New Agents Hold Promise in Diabetes Treatment

Sodium-dependent glucose co-transporter 2 (SGLT2) inhibitors and bile acid sequestrants hold promise for the treatment of type 2 diabetes. Both were among the agents highlighted in the symposium, “Novel Therapies for Type 2 Diabetes -- Today and Tomorrow,” at the American Diabetes annual meeting in San Diego

SGLT-2 inhibitors, eight of which are in clinical trials, are the first class of drugs to target renal glucose reabsorption for treating diabetes, said Ernest M. Wright, PhD, DSc, of UCLA. By increasing the urinary excretion of glucose, SGLT2 inhibition reduces blood glucose levels.

“Reabsorption of glucose in the kidney is not essential for life,” as illustrated by the benign nature of familial renal glycosuria, Wright siad. However, this novel class of therapies may have a downside. “So far, there are no remarkable adverse effects, but since SGL2 expression occurs throughout the body, we need to be curious about off target sites,” he said.

Among the SGLT2 compounds in development for blood glucose control are dapagliflozin.

Researchers presented results of a 104-week phase 3 study of dapagliflozin. Sustained reductions in blood glucose levels as well as body weight characterized study patients taking dapagliflozin added to metformin. In contrast, patients taking glipizide added to metformin gained weight Change from baseline in HbA1c in patients receiving glipizide plus metformin was 0.02 percent , compared to -0.48 percent for those treated with dapagliflozin (dap) 2.5 mg plus metformin (met); -0.58 percent for patients on dap 5 mg plus met; and -0.78 percent for those on dapa10 mg plus met. However, genital infections or urinary tract infections were more common in patients taking dap added to met.

David J. Mangelsdorf, PhD, of University of Texas Southwestern Medical Center at Dallas spoke about bile acid sequestrants (BASs) during the symposium on novel therapies.

The potential of bile acid sequestrants to improve blood glucose levels is not news. The agent’s impact on glucose as well as cholesterol homeostasis was noted almost two decades ago. “We now know that this is a general feature of bile acid sequestrants,” said David J. Mangelsdorf, PhD, of University of Texas Southwestern Medical Center at Dallas.

The introduction of HMG-CoA reductase inhibitors, or statins, has reduced the clinical use of BASs in tackling hyperlipidemia. However, these agents may play a role n type 2 diabetes therapy.

BASs absorb bile acids (BAs) in the intestine and inhibit enterohepatic circulation of BAs by preventing their reabsorption, resulting in increased excretion of BAs in the stool. In order to produce more BAs to compensate for the stool loss, the liver converts cholesterol into BAs, thereby lowering blood levels of cholesterol. BASs promote glucose homeostasis by suppressing glycogenolysis through the glucagon-like peptide 1 (GLP-1), a potent anti-hyperglycemic hormone that induces glucose-dependent stimulation of insulin secretion while suppressing glucagon secretion. When plasma glucose concentration is in the normal fasting range, GLP-1 no longer stimulates insulin, and hypoglycemia does not occur.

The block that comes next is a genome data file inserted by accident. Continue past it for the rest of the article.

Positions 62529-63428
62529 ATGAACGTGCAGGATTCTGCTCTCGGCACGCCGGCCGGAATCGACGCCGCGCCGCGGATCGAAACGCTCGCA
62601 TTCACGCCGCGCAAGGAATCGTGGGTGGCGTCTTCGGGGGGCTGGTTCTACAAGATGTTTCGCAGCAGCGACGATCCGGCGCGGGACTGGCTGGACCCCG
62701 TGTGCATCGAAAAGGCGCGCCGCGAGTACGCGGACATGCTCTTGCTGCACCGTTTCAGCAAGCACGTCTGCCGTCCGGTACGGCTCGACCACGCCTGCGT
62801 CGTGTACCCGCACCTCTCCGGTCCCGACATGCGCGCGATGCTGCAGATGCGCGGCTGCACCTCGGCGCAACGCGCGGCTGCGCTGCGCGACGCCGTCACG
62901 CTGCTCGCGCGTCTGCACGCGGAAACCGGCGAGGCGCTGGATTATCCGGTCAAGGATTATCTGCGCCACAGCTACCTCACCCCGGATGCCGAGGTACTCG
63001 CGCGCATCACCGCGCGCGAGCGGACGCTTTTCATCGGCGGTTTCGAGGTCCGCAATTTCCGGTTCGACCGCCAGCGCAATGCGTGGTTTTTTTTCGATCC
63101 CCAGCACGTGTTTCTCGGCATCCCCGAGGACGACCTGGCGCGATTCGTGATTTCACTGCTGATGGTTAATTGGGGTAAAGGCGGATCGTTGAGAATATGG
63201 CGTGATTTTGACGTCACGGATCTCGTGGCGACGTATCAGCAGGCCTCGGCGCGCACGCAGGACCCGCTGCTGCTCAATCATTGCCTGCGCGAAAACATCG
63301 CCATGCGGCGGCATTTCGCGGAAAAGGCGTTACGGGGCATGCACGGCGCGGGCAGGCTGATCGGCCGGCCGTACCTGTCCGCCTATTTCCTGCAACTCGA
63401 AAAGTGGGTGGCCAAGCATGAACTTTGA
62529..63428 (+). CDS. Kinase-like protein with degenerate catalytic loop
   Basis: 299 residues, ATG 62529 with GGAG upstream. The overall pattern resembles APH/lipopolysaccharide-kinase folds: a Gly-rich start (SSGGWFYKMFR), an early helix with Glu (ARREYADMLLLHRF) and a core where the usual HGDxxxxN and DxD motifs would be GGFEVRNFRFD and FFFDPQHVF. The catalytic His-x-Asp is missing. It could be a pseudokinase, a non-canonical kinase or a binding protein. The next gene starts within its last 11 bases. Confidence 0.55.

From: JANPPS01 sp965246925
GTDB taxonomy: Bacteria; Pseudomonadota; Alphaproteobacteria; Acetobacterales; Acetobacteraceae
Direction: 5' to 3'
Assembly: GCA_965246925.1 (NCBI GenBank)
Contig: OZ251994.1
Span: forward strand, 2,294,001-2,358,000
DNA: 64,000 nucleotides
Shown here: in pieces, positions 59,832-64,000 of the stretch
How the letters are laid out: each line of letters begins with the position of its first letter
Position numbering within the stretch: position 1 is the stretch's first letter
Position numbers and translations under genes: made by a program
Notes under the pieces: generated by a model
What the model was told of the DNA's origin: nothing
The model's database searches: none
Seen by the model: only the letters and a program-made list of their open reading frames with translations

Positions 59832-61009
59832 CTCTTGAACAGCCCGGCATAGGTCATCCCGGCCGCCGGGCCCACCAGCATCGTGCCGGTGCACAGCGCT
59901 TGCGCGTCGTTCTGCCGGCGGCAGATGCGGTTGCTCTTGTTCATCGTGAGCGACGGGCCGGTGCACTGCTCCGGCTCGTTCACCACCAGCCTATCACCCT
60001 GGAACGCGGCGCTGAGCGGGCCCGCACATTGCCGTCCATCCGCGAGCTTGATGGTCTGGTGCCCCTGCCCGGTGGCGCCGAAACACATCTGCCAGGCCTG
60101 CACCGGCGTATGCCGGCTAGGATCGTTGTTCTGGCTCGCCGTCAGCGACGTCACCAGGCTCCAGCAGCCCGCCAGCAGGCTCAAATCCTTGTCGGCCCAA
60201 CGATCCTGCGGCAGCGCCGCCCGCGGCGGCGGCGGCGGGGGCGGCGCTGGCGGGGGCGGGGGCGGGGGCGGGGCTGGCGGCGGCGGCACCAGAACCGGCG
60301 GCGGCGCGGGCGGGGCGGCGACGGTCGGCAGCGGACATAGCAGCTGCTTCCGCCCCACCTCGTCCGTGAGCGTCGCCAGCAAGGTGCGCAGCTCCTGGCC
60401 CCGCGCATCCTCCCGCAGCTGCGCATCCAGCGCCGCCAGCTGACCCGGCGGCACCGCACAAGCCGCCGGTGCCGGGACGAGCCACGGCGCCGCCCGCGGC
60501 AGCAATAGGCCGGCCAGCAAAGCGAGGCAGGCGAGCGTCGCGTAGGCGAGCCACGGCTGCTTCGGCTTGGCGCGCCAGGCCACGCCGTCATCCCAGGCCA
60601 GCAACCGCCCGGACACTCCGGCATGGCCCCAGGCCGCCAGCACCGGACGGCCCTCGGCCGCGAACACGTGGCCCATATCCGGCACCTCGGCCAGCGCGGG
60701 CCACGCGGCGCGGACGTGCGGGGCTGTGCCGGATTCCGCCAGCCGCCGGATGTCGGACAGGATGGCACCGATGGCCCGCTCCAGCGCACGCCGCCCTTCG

Thus far, colesevelam hydrochloride is the only BAS with FDA approval for both glycemic and lipid management. Colesevelam’s use is limited by its ability to increase triglyceride levels in patients with type 2 diabetes.

The symposium also included presentations on peroxisome proliferator-activated receptor (PPAR) agonists. Several PPAR-γ agonists are already approved for the treatment of type 2 diabetes: thiazolidinediones and the insulin-sensitizing drugs rosiglitazone and pioglitazone.

The scientific—and pharmaceutical—community’s interest in PPARs as drug targets is based on their effects on insulin sensitivity, atherosclerosis, and inflammation, said Jorge Plutzky, MD, of Harvard Medical School. Studies have shown that activating PPAR-γ may help prevent diabetic nephropathy by blocking the effects of glucose and renin-angiotensin-aldosterone system (RAAS) in triggering podocyte apoptosis.

Researchers’ interest in the PPARS, however, is accompanied by substantial caution owing to the side-effects associated with the agents. They include bone fractures, fluid retention, weight gain as well as bladder cancer and cardiovascular risk.

“We face the issue of separating PPARs as a target from the issues seen with various PPAR-targeting drugs, but biologic studies continue to underscore the importance of the target itself,” said Plutzky.

Charles F. Burant, MD, PhD, of the University of Michigan Medical concluded the symposium by highlighting fatty acid elongases, 1-beta HSD1 inhibitors, and G-protein-coupled receptors.

While there are numerous targets for diabetes drug development, “there is no perfect drug,” he said. “There is no perfect target. Expecting that there is one is unreasonable.”

September 2011 (Vol. 3, Number 9)